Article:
St. Petersburg’s public works department is preparing for a hurricane a week after clamping a pipe that leaked about 10,600 gallons of raw sewage into a flood-prone area.
At a Tuesday morning press conference, Mayor Ken Welch noted that crews lowered lake and pond levels where possible to prepare for Hurricane Idalia. Forecasters expect the storm to bring several inches of rain and a four-to-seven-foot storm surge to the area Tuesday night and Wednesday morning.
Claude Tankersley, public works administrator, said his team also checked storm grates and pipes known to collect debris and clog. However, a pit dug to capture untreated sewage from a broken force main in Riviera Bay is already dry and covered.
“We are confident that the storm and the storm surge will not impact this pipe,” Tankersley told the Catalyst. “Now, there is always the chance that the pipe might break again on its own. But we believe that’s a small chance, given the fact that we did that condition assessment.”
The problem began Aug. 18 when a homeowner noticed foul-smelling water seeping from the ground and spilling into the bay. City crews responded and vacuumed about 200 gallons of wastewater before it reached the waterway.
Another 600 gallons spilled overnight, and the leak grew exponentially Aug. 19 as crews attempted to repair the pipe. Approximately 10,000 additional gallons of sewage entered the bay, which borders the Weedon Island Preserve.
City workers dug a sandbag-lined pit to capture the wastewater as it leaked. They used vacuum trucks to remove the sewage and transport it to wastewater facilities for treatment.
The public works department clamped the pipe and stopped the leak by Aug. 21. Extensive testing showed that once-elevated bacteria levels returned to acceptable limits Aug. 23.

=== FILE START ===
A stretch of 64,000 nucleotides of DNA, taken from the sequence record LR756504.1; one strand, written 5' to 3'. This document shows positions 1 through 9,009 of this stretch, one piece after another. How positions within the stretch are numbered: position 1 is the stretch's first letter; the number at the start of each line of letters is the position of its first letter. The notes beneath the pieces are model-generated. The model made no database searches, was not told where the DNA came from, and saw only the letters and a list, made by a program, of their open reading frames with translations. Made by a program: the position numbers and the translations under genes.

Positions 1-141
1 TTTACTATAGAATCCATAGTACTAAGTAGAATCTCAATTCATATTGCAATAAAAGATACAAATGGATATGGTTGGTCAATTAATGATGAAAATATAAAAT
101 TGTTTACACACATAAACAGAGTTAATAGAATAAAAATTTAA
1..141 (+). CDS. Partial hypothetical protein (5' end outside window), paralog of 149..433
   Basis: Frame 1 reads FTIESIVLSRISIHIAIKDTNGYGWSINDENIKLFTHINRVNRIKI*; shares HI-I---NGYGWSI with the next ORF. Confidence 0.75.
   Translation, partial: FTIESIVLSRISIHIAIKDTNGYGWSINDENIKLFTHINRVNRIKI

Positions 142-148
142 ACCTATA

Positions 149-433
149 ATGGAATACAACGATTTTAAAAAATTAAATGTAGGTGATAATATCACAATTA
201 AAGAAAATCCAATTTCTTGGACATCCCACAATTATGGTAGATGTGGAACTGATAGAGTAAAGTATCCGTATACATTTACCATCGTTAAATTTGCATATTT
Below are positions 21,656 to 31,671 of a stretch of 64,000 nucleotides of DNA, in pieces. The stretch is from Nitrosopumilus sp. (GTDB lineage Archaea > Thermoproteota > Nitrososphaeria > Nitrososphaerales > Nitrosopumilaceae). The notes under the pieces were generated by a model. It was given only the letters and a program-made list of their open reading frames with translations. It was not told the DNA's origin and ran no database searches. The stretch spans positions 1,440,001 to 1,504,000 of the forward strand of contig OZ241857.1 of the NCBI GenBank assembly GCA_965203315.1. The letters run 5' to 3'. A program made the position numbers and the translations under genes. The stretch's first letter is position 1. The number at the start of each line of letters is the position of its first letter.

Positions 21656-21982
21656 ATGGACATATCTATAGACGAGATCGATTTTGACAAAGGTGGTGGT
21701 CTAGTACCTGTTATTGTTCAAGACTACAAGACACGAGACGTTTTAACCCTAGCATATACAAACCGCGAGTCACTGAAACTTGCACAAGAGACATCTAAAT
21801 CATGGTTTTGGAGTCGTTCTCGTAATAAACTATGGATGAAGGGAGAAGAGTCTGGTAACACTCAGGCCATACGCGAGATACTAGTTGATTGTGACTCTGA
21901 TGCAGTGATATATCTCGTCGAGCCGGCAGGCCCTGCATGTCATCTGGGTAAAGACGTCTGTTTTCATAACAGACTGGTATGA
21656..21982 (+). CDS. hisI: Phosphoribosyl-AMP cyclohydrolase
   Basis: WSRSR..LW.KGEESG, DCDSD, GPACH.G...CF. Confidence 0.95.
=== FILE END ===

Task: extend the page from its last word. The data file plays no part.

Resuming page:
Welch declared a Local State of Emergency ahead of Hurricane Idalia five days later. Tankersley explained why he remains unconcerned.
“The pipe is buried underground, and we’ve closed the pit back up,” he said. “Because the groundwater in that area is so high anyway, the pipe is constantly submerged in groundwater as it is.
“The pipe is carrying sewage collected from north of Gandy Boulevard. So, the storm surge should not affect the flow of sewage through the pipe, nor should it affect the condition of the pipe itself.”
City crews realized the mile-long, 24-inch force main was unsalvageable. They are now accelerating efforts to implement a bypass pipe.
Tankersley said it would take at least a month to get it in the ground due to its size and length. However, he noted that independent metallurgists and engineers studied the outdated pipe to determine the likelihood of another break.
Tankersley said they “found nothing to indicate that the pipe is in any danger of breaking again.” In addition, workers cleared the pit and left it open to observe any leakage as they brought the force main back online.
“And we found that there was no leakage from the clamp – at all,” Tankersley added. “So, we felt comfortable that the clamp is holding things in place, it’s prevented the leak, and it’s buying some time to get the bypass pump in.”
While storm surge and rainfall do not affect pressurized pipes like the one that broke, he said the thousands of miles of gravity-fed sewer and stormwater lines can become inundated. Tankersley asked residents to avoid non-essential water use until Hurricane Idalia passes.
There is also a silver lining to receiving severe – but not catastrophic – weather. Tankersley said, “Yes, absolutely,” when asked if heavy rains and exceptionally high tides help stormwater officials identify problem areas.
He called it a blessing to have concerned citizens who send in photos of areas that flood during storms, regardless of whether it is from a named tropical system or a typical summer downpour.
“And we use that information that they send us to help assess which of our stormwater pipes might be undersized, or which of our stormwater pipes might have a clog in it, that we need to go out and remove …,” Tankersley added. “So, this does help us.”